We were in Atlanta on Saturday with a new Home Dog Training client and his Pug, Chloe. Our client’s main concern was the fact that Chloe just didn’t want to listen. This caused the little Pug to run out the front door and never wanting to come in from the backyard. Within a few hours we had completely eliminated the problem of the dog running out the front door and had established a lesson plan to have Chloe come in from the back yard on command. Our client was very happy with the results and Chloe was completely exhausted from all the time we spent working with her. As we were finishing up for the day, I had one more topic I wanted to cover with my client. Even though he had not mentioned this as a concern, I noticed that when we were outside, Chloe was overly active. When we came inside, I noticed her panting heavily and when I picked her up, she was rather warm. One would not think that overheating would be a factor for dogs in the fall, even in Georgia. When I learned that my client was getting ready to spend several months in his home in Naples, Florida, I knew I had a topic I needed to discuss.
When you get right down to it, we humans are self-centered, narcissistic, demanding creatures. I am sorry if that makes you sad, but that is just a fact of life. We were this way when we were born and our parents did their best to try and break these personality traits so that we could someday be “good people”. As we can all attest, this has worked better for some people than others. The point that I am trying to make is that we naturally tend to focus on ourselves and our needs than others.
We think the temperature is fine outside so when we are walking out the door, we rebuke our friends for stopping and getting a sweater. We aren’t hungry, so why should we stop the car to get something to eat for the passengers. It is only another mile to the top of the hill, let’s keep going!
We need to understand that even though the outside temperature feels cool and wonderful for us, it still could pose a risk for our dogs.
The problem arises due to the different methods our body maintains its temperature versus how our dog’s body maintains its temperature. When we get hot, we sweat through our skin. The hotter we get, the more we sweat over a larger part of our body. The sweat, acting with the air, helps to cool down our skin and our bodies. We also have on protective clothing, hats, etc. that also help to counteract the impact of overheating.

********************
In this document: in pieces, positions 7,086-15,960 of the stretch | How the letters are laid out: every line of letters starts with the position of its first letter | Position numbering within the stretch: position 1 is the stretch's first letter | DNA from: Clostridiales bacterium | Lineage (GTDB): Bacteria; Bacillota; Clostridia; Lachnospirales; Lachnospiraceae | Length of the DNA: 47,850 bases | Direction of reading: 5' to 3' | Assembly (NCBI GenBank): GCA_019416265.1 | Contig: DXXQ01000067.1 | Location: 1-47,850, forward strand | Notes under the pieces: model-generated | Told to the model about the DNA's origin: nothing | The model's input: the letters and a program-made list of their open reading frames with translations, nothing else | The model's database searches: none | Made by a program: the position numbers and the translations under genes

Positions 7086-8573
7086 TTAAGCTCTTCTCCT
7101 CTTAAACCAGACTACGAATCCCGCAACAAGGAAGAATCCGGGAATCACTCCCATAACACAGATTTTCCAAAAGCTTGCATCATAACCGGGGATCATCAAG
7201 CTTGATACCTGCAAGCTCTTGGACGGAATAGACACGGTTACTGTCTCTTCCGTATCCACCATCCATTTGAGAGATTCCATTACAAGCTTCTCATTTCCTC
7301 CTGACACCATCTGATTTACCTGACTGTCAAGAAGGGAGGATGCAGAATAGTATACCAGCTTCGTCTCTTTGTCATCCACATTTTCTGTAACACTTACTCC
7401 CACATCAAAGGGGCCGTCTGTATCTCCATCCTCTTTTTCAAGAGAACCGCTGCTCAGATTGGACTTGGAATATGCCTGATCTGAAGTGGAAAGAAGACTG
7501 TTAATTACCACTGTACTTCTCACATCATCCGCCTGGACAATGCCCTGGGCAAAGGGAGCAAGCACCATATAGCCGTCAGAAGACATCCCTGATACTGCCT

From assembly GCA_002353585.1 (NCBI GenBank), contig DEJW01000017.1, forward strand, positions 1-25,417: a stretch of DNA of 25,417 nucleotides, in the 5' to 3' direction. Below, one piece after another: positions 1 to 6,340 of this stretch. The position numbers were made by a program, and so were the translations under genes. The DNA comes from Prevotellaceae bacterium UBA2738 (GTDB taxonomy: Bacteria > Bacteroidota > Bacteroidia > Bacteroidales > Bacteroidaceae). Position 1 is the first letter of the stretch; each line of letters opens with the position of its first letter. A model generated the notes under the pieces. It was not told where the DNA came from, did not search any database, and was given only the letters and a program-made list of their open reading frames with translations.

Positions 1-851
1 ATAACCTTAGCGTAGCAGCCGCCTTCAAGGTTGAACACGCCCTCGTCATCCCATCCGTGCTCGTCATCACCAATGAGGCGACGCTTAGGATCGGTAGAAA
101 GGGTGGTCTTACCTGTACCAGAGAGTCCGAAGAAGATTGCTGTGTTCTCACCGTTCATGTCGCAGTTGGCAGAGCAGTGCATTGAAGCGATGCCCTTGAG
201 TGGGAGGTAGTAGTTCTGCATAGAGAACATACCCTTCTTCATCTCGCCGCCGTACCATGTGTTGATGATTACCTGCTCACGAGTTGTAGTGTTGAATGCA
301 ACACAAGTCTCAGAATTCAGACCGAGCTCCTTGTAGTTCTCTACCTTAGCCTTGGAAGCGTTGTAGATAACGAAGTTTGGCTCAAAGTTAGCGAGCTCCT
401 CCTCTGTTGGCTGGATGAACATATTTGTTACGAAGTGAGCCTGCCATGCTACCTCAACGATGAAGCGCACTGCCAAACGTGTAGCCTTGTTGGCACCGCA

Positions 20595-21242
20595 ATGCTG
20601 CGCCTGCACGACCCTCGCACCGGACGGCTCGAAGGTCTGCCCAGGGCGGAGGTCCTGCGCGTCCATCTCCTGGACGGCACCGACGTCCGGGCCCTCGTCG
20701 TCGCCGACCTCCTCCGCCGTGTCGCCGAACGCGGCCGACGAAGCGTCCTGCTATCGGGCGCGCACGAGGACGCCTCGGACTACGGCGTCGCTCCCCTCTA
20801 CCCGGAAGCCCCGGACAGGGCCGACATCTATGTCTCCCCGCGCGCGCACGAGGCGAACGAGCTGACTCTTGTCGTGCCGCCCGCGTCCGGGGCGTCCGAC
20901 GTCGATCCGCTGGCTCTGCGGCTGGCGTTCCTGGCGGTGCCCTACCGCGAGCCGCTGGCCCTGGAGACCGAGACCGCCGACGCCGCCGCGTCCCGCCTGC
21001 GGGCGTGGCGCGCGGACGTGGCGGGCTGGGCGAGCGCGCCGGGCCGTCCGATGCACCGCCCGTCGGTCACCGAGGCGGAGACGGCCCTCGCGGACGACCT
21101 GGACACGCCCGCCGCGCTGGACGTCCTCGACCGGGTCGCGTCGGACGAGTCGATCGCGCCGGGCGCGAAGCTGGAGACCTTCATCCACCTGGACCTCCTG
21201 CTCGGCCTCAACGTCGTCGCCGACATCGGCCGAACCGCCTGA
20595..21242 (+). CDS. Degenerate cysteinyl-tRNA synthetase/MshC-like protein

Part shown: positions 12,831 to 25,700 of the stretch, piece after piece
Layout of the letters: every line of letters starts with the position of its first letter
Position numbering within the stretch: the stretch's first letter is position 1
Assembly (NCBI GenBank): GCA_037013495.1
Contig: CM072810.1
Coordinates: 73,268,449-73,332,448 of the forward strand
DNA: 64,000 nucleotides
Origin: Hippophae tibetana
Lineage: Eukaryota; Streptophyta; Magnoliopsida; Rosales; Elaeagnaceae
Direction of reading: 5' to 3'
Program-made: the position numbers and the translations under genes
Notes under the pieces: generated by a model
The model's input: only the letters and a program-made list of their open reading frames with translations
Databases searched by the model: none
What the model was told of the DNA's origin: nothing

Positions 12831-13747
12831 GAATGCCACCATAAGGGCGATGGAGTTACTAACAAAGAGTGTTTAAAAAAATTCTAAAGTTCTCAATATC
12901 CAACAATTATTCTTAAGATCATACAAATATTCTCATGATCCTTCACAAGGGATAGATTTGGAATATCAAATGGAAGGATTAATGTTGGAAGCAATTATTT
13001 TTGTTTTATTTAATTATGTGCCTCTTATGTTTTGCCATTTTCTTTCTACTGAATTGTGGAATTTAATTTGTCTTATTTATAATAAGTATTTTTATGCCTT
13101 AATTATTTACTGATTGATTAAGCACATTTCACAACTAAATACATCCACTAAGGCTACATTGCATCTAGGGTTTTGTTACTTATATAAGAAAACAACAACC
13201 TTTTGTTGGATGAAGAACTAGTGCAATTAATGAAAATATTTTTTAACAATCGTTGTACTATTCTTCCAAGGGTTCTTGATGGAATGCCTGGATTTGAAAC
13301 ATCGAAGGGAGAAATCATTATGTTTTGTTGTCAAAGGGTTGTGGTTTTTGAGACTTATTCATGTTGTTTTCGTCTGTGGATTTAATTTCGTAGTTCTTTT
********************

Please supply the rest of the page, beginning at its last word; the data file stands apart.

Our dogs do not sweat in the same way we do. Their body’s mechanism to cool off is their mouth and their panting. The drool in their mouth and the moisture on the tongue are their tools to maintain a cool body temperature. This is far less effective than our “sweating like a pig” and can easily become overwhelmed in extreme temperatures or hyperactivity.
Now, I come to my client and Chloe, his little Pug. A Pug is a short nose dog bread. These dogs tend to have breathing problems due to issues with their trachea. They also tend to overheat at less extreme conditions due to the decreased ability to adjust for heat because of the smaller mouth area. As I mentioned earlier, I observed Chloe panting and slightly snorting when she came inside. When I picked her up, her body seemed warmer than normal to the touch. These factors caused me to believe she was slightly overheated. If she had stayed outside playing and running around for a longer time, she could have experienced a more severe problem.
So, what could my client do to help prevent such a problem?
- First, he needs to understand that he has a dog that is prone to overheating even when it might seem like the weather is fine. He needs to be extra observant and vigilant.
- Call Chloe to him every five minutes of play time. Pick Chloe up to make sure she is not hot. If she is, it is time to go inside for a bit.
- If Chloe isn’t warm to the touch, hold her anyway for a few minutes just to let her calm down and deadrenalize.
- Make sure Chloe has plenty of water to drink and call her to the water bowl every few minutes. Make sure the water is clean and has ice cubes.
- I told my client to have a squirt bottle filled with cool water. Have the squirt bottle set to “mist”. Every time he calls Chloe over to him, give her a spray to help cool her fur.
- Even if he thinks everything is fine, still give Chloe a rest break after 20 minutes and don’t resume play for ten minutes.
For “big nosed dogs” such as Labradors, Golden Retrievers, German Shepherds, Springier Spaniels, etc., I suggest that there is always water available. I (personally) like to have a “watering hole” available where the dogs can just jump in and cool off.
Being observant of your dog at all times will help assure a long, healthy, and happy relationship.
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